Showing love and patience can cast of fear
It is said that Christopher Columbus kept two records of the distances traveled on his first voyage to the New World in the Santa Maria. One was true, he thought, but he deliberately faked the other. Ironically, the fake log turned out to be the more accurate of the two.
To alleviate his crew’s fears that they were getting too far from home on an unknown sea, Columbus gave them a reduced mileage estimate. When, for example, he told them on Sept. 11, 1492, that they had covered 16 leagues, he recorded 20 leagues in his secret log. Though he didn’t know it, Columbus’ “true” distance records were overestimated by 9 percent, on the average. His faked distances came out closer to the actual distances traveled.
The problem lay in the inaccuracy of 15th-century navigation. No one at that time could measure east-west distance accurately at sea, partly because timepieces (sandglasses) were affected by the motions of a ship upon the waves. Speed had to be guessed at — usually by watching things float by. Columbus, like most navigators, was forced to use dead reckoning, which involves laying out a compass course and estimating the distance traveled on a chart. He happened to be very good at it, but there was much room for error.
When the crew found out about his deception, they threatened mutiny. Before they did, however, land — and a New World — appeared!
No wonder it is said that, “fools rush in where angels fear to tread.” These words of Alexander Pope, written more than two centuries ago, suggest an interesting paradox. Fear, like pain, is often regarded as man’s enemy. For the believer, this impression may be reinforced by assurances that the Lord does not give us a “spirit of fear” but, by contrast, “a sound mind.” However, there is a sense in which fear, like pain, is man’s ally in that both are motivational states which have considerable survival value.
One of the important tasks of parenthood is to communicate an appropriate set of fears of the developing child. The resolution to the paradox is that fear is man’s enemy if it controls him, whereas it becomes his ally if he is in control of his fears.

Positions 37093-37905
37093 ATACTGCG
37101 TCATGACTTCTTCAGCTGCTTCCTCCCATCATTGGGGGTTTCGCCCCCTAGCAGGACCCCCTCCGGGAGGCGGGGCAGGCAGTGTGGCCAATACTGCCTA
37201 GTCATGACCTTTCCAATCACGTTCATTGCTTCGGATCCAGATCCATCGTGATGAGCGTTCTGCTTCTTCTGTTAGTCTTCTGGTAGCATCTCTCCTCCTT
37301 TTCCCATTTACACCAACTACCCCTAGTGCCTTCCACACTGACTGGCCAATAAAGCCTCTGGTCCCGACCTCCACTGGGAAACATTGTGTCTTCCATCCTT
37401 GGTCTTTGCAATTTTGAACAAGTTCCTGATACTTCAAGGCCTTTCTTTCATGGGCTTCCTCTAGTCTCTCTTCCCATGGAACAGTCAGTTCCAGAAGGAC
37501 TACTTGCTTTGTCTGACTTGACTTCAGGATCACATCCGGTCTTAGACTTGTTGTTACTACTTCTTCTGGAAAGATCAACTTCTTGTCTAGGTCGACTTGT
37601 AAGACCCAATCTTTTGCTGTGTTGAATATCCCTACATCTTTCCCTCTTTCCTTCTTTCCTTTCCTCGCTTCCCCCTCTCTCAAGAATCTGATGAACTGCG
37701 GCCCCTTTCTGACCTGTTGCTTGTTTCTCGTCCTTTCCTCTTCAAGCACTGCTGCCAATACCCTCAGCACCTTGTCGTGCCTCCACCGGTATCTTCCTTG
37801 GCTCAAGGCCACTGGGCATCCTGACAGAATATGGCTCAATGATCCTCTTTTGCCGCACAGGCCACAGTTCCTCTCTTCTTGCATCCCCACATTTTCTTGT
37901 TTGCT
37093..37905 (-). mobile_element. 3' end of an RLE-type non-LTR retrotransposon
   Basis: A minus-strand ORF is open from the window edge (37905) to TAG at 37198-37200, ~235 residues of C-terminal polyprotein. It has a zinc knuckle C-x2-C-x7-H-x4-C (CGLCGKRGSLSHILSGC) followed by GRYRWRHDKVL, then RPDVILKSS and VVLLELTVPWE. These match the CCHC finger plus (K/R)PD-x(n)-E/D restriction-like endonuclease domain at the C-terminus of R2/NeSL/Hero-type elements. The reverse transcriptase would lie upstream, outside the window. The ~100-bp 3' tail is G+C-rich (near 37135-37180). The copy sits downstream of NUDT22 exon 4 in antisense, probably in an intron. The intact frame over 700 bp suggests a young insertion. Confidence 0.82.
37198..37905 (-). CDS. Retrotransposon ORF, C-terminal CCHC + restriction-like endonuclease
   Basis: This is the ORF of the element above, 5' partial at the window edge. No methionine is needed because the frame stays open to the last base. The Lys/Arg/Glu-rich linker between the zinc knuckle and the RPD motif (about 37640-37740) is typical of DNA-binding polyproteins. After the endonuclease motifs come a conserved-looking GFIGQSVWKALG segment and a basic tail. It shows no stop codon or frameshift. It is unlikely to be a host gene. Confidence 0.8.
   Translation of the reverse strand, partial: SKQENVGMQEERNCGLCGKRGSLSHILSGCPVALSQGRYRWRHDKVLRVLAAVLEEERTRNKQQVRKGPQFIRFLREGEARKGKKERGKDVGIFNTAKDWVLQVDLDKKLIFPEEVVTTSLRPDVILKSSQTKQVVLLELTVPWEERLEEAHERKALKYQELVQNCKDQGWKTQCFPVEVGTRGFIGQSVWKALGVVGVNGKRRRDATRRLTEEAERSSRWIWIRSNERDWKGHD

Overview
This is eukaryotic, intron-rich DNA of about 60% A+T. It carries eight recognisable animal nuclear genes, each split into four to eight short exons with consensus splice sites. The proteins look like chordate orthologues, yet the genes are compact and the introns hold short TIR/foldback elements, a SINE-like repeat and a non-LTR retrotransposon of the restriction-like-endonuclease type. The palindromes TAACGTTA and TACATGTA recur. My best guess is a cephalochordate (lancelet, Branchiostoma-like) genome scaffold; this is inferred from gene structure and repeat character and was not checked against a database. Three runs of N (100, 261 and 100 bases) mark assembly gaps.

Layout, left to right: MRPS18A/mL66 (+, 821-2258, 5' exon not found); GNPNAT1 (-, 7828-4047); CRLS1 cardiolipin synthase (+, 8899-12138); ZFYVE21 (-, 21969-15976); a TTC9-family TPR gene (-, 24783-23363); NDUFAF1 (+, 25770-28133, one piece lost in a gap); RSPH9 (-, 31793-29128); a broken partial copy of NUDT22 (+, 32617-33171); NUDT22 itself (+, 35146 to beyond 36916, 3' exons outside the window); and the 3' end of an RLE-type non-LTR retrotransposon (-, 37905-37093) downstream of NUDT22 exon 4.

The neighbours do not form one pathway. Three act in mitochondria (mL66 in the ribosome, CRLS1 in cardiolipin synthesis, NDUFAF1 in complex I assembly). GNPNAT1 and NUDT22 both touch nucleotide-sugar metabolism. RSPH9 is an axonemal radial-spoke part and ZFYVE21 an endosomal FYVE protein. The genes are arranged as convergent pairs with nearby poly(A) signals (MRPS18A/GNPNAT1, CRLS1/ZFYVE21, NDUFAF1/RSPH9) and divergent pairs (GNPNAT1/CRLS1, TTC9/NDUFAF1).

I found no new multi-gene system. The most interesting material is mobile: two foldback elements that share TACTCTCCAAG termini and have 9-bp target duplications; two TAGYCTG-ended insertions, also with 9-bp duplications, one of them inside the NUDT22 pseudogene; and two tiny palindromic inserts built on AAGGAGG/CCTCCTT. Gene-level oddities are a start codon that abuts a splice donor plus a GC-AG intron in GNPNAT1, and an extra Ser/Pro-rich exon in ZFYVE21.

When fear gains mastery, it often expresses itself in the symptoms of phobias or anxiety. A phobia may be thought of as a fear in which the perceived threat is exaggerated in relation to the actual danger. For example, the person with a phobia for flying maximizes the undeniably real, but nevertheless remote, likelihood of a disaster so that he either avoids flying entirely or flies with great discomfort. Fortunately, psychotherapeutic treatment of phobias is often highly successful.
Anxiety is the “feeling” component of fear. While fear (or phobia) involves an intellectual appraisal of threat or danger, anxiety is the unpleasant emotional response which accompanies fear. A certain level of anxiety is healthy and adaptive in that the unpleasant emotion which we experience is response to present danger moves us to take steps to reduce it and to prevent its recurrence.
However, anxiety becomes maladaptive when it becomes severe and dramatically manifests itself in acute subjective distress which may include palpitations, chest pain, difficulty in breathing, dizziness, and a variety of other physical sensations as well as conscious experience of absolute terror. These episodes, known as panic attacks, are often interpreted by the sufferer as the signal of serious physical disorder, i.e. heart attack, which in turn engenders more anxiety.
There is increasing evidence that panic attacks can be generated biochemically and need not be responses to perceived threat or danger. It is known that panic perceived attacks can be precipitated in certain predisposed individuals chemically, i.e. by breathing carbon dioxide. It is hypothesized that panic attacks occur in susceptible individuals when a hormone or a chemical receptor in the brain whose function is to regulate anxiety is deficient or defective. A solution to this explanation of panic disorder is medications, currently available and used in treatment, which are effective in treating panic disorders biochemically.
Traits such as “fearlessness” and “courage” are highly regarded in our society and deservedly so. Isn’t it interesting to speculate that some of the differences among us on these traits may reflect biochemistry more than character?
I remember when our youngest son was trying to learn how to swim. The greatest problem was conquering his fear of water. We started out at a young age to try to help him conquer his fear. It seemed that nothing was available to help. Until a teacher sacrificed a day off from work and spent unprecedented hours of the day helping him to conquer his fear. Now God has blessed him to swim like a fish, all because he conquered his fear.
The Bible says, “fear has torment.” The rest of that verse from I John 4:18 says, “There is no fear in love; but perfect love casteth out fear, because fear hath torment. He that feareth is not made perfect in love.”
I’m starting to think that the kind teacher that helped our son learn how to swim really showed so much love and patience that it cast out his fear. I believe that life has many fears no matter what age the person may be. Perhaps the older a person is, the more complicated and entrenched their fears. Easter to me is Jesus Christ showing us so much love by his ultimate sacrifice and willingness to pay it on our behalf that his agape love cast out our fear.
Whatever you may celebrate during this season of Passover and Easter, I pray it’s enough love to cast out your fear. Hopefully, with so much love, you can help cast out someone else’s fear as well.
The Rev. Darrell W. Cummings is pastor of Bethlehem Apostolic Temple in Wheeling and Shiloh Apostolic Temple in Weirton.